Introducing the Governor’s Executive Assistant on Energy & Environment Issues

Craig Butler has been tapped by Gov. Kasich to head-up energy and environment issues within his office. The governor’s office typically has staff that covers a variety of agencies and issue areas and Craig will be covering Ohio EPA, ODNR, ODA, PUCO, etc. Craig was most recently the Chief of Ohio EPA’s Southeast District Office and had previously served as Chief of the Central District Office and in the Director’s Office assisting business and industry with permitting and compliance issues.   

 

Gov. Kasich Announces PUCO Appointment

On February 28, Gov. Kasich announced the appointment of Andre T. Porter to the Public Utilities Commission of Ohio (PUCO). Porter will serve as a commissioner for a term beginning April 11, 2011 and ending April 10, 2016. Andre Porter is a practicing attorney at Schottenstein Zox & Dunn Co., LPA, where he counsels commercial and industrial businesses, municipalities, and trade associations on energy and utility regulation, as well as real estate tax issues. Porter received his bachelor’s degree in political science from Capital University and his juris doctor from The Ohio State University Moritz College of Law.

 

Ohio House Announces New Public Utilities Committee Chair

This week, Speaker Batchelder appointed Rep. Peter Stautberg (R-Cincinnati) as Chair of the House Public Utilities Committee. This was done in the wake of the resignation of former Rep. Todd Snitchler who previously chaired the committee. Mr. Snitchler left the House this week for an appointment to the Public Utilities Commission of Ohio, leaving vacant the chair of the House Public Utilities Committee.


Ohio EPA Refiles VOC and NOx Rules

On February 28, Ohio EPA has refiled rules 3745-21-01, 3745-21-23, 3745-21-28, and 3745-110-03 with the Joint Committee on Agency Rule Review (JCARR). These rules address controls of Volatile Organic Compounds (VOC) and Oxides of Nitrogen (NOx). These rules are being refiled with the JCARR after changes were made based on comments received during the proposed rule comment period. The changes were primarily to provide clarity to the proposed rule language.


US EPA Seeks Comments on Safe Drinking Water Act Contaminant Monitoring

On March 3, US EPA proposed adding 30 currently unregulated contaminants for monitoring in water systems, and submitting this proposal for public comment. Under the authority of the Safe Drinking Water Act, US EPA currently regulates more than 90 contaminants in drinking water. Additionally, the Safe Drinking Water Act requires US EPA identify up to 30 unregulated contaminants for monitoring every five years. This current proposal is the third Unregulated Contaminant Monitoring Regulation and includes requirements to monitor for two viruses and 28 chemical contaminants that could be present in drinking water and do not currently have health-based standards. US EPA is accepting comments on the proposed list of 30 contaminants until May 2, 2011.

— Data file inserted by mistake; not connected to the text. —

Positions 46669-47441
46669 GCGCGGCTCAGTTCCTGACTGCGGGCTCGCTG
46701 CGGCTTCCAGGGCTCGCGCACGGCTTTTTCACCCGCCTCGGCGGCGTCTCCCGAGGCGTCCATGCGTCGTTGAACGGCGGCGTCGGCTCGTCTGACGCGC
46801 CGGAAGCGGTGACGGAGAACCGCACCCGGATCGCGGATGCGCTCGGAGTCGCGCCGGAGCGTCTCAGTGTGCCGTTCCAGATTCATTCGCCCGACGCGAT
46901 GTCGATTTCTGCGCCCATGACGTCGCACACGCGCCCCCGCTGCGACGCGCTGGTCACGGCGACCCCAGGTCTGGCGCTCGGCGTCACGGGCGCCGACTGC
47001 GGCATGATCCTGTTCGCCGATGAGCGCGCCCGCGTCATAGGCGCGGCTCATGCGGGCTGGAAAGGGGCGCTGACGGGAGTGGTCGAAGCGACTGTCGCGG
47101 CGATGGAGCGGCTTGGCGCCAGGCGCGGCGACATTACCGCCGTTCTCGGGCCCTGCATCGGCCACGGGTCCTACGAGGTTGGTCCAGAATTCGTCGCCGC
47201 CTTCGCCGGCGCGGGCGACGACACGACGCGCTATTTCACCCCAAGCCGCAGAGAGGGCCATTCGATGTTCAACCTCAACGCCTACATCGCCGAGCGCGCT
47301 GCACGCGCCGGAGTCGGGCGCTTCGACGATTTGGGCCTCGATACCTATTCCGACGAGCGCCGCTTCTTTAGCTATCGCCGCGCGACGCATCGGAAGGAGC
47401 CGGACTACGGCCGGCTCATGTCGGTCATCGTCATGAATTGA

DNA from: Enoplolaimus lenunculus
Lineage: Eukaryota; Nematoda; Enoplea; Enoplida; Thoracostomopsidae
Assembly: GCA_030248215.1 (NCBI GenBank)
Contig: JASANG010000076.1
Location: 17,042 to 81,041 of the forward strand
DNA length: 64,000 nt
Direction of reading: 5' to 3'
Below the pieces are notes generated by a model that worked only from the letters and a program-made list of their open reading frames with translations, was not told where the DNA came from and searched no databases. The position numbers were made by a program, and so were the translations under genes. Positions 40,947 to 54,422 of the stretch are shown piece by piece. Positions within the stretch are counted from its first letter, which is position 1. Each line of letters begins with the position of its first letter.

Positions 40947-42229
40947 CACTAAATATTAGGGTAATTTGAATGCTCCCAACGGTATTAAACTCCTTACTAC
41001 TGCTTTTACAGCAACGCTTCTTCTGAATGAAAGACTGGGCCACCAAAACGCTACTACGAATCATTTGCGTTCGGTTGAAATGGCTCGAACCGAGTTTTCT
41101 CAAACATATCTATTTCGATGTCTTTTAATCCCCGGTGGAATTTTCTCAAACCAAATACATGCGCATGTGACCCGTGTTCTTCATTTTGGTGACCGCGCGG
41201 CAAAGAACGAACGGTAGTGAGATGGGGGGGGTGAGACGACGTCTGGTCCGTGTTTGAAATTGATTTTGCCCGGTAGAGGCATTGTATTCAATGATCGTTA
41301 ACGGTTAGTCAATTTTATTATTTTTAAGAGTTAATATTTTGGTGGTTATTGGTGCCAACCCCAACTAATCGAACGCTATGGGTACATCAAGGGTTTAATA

US EPA Releases Clean Air Act Report

On March 1, US EPA released a report that estimates the benefits and costs of the Clean Air Act. However, I will note the press release only talks about “health cost savings” and does not reference costs to the economy. Additionally, I would say this shows how dramatically air quality has improved based upon the extensive work done by business and industry to reduce their emission levels. As US EPA continues to ratchet down the standards, the cost to the regulated community dramatically increases with smaller and smaller environmental and health benefits.

 

US EPA estimates that the benefits of reducing fine particle and ground level ozone pollution under the 1990 Clean Air Act amendments will reach approximately $2 trillion in 2020 while saving 230,000 people from early death in that year alone. The report studied the effects of the Clean Air Act updates on the economy, public health and the environment between 1990 and 2020.

 

This report estimates only the benefits from the 1990 Clean Air Act amendments. The report is the third in a series of US EPA studies required under the 1990 Clean Air Act amendments that estimate the benefits and costs of the act. The reports are intended to provide Congress and the public with comprehensive, up-to-date, peer-reviewed information on the Clean Air Act’s social benefits and costs, including improvements in human health, welfare, and ecological resources, as well as the impact of the act’s provisions on the U.S. economy



2011 Ohio Chamber of Commerce. All Rights Reserved.